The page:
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This Posthumous Johnny Cash Video Is As Bleakly Stunning As They Come

Director John Hillcoat created a dark love poem to America for Johnny Cash's posthumous music video, "She Used to Love Me a Lot."

In 1968, legendary badass Johnny Cash reportedly visited Nickajack Cave in his native Tennessee, with the intention of killing himself. Instead, he had something of a spiritual experience in that cave, and emerged ready to quit using drugs (which he did, temporarily). This macabre personal narrative is visually represented in a new music video for the once and always Man In Black, one which begins by taking viewers right into the maw of that cave, and ends with our exit.

The video is for "She Used to Love Me a Lot," a song from Cash's latest posthumous release. Out Among the Stars is different from the other albums that have surfaced since the singer's death in 2003, the most prominent of which were entries in the singer's American series of covers. The new album was originally recorded in the early ‘80s, but shelved by Cash's label, Columbia, for apparently sounding too much like a Johnny Cash album. With the lost recording finally seeing the light of day on March 25th, lead single "She Used to Love Me a Lot" now has a video befitting the dark themes that got it shelved in the first place.

Created by director John Hillcoat (The Road) for production house Rokkit, "She Used to Love Me a Lot" is a beautifully shot tribute to some not so beautiful aspects of America. Once the viewer is, essentially, "inside" Nickajack Cave, the focus turns to the nation's roads, the people who travel them, and the people who can't travel them because they are in prison. Shot in Los Angeles, Santa Fe, New York, and Nashville, among other locations, the video's sprawl is as wide as the country it depicts, unmasked.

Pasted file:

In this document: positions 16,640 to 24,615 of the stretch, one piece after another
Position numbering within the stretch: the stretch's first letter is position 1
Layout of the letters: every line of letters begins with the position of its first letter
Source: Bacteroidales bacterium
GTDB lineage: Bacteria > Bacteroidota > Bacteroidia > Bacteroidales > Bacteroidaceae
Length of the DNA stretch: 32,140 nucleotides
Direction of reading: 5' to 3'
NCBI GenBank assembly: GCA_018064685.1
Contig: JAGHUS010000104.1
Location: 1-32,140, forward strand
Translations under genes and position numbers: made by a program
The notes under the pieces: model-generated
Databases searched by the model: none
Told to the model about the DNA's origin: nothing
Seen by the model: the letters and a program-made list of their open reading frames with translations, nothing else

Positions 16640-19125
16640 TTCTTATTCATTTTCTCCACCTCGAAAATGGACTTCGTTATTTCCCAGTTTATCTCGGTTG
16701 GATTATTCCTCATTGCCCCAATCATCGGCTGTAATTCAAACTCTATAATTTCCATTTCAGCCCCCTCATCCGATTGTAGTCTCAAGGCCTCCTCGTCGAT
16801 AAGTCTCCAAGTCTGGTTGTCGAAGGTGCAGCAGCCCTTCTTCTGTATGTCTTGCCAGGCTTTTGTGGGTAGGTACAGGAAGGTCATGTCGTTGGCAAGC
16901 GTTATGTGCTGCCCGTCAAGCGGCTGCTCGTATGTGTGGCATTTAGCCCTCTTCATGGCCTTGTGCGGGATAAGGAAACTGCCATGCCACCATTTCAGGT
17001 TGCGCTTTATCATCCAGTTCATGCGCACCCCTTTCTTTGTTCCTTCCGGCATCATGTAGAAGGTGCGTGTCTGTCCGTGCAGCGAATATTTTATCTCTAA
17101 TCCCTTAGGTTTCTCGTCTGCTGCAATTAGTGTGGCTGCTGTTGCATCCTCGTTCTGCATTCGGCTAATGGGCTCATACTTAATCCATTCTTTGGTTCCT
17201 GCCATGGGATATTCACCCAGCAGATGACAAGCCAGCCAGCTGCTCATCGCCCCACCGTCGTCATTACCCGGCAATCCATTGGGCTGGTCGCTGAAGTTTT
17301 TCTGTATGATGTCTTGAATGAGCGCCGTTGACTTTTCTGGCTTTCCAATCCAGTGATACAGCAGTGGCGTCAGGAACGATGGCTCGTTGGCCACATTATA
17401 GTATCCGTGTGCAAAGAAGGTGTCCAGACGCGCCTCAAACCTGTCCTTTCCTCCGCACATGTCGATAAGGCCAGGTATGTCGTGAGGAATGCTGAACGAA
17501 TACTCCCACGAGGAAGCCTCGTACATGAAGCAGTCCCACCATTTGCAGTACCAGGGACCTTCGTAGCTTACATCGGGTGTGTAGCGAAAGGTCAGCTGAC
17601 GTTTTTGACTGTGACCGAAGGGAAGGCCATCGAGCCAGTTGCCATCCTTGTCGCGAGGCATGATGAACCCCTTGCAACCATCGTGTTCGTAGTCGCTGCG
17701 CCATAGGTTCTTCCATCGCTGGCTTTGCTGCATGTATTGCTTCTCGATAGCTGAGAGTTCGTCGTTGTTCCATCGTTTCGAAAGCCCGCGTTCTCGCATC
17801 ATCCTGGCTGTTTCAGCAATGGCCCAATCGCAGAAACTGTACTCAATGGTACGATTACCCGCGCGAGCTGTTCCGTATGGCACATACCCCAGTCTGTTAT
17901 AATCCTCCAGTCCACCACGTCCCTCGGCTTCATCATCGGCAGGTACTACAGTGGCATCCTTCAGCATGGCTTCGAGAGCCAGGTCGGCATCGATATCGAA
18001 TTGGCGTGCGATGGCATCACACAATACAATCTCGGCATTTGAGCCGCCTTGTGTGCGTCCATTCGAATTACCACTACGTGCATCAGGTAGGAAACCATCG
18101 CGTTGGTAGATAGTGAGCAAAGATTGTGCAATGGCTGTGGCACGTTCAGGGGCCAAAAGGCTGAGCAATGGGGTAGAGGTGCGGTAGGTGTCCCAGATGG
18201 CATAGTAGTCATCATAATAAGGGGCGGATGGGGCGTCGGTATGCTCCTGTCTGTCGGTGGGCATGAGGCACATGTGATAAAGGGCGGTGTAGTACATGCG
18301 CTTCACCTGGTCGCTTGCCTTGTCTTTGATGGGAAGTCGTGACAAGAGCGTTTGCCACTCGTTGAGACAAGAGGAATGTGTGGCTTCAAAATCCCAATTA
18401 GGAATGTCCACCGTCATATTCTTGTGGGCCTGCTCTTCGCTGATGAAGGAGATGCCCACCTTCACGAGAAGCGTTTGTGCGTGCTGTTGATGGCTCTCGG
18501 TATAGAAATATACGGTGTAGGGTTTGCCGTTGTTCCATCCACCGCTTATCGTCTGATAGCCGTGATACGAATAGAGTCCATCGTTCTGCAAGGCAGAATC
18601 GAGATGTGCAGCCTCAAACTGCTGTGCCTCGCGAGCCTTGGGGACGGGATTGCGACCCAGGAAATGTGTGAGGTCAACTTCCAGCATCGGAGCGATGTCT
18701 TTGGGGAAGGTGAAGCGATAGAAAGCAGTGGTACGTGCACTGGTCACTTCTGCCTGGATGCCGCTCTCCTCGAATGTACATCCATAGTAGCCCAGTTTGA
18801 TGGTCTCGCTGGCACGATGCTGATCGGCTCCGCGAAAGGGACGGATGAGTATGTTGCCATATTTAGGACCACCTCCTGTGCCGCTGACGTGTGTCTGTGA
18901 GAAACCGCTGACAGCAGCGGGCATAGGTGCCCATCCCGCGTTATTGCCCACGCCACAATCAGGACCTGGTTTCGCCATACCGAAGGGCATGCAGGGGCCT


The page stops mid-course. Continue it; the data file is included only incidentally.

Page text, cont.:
"She Used to Love Me a Lot" is mostly presented in stark black and white, but there are occasional bursts of color—a bit of fire here, the gaudy lights of Las Vegas there. For further contrast, images of Wall Street are juxtaposed with those of some more downtrodden folks with tears in their scar-lined faces. The American flag looms large over all, even if the video seems to be celebrating its hidden secrets more than its public pride. By the time we emerge from the cave at the end, enough crows have flown by to suggest that we might not have survived.

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3 Comments

  • lindholmjean

    Watch the video and listen to the song, "You used to love me a lot," imagining the "you" as America, the country, and the "me" as working class people, in particular men. See the eagle and the flag representing America, the references to Wall Street, the monumental high-rise glistening business buildings, the factory buildings looking like Detroit's now-closed auto plants, the multi-ethnic representations of men who have been rejected, trodden down, the scenes of poverty. America has rejected these men and they are hurting. Johnny would have understood the video.

  • Raffe Stargel

    The cave in the video is not Nickajack Cave. Nickajack Cave was flooded with the waters of Nickajack Lake when the dam was built in the 60s. The cave in the video is actually Cedar Forest Cave in Wilson County. It's too bad I wasn't aware of the need for stock video of this cave since I have footage that is better exposed than the "entering the cave" segment at the beginning. Not knocking it at all. I think it's cool they used a cave I know so well in a video for one of my favorite performers. Good video all around.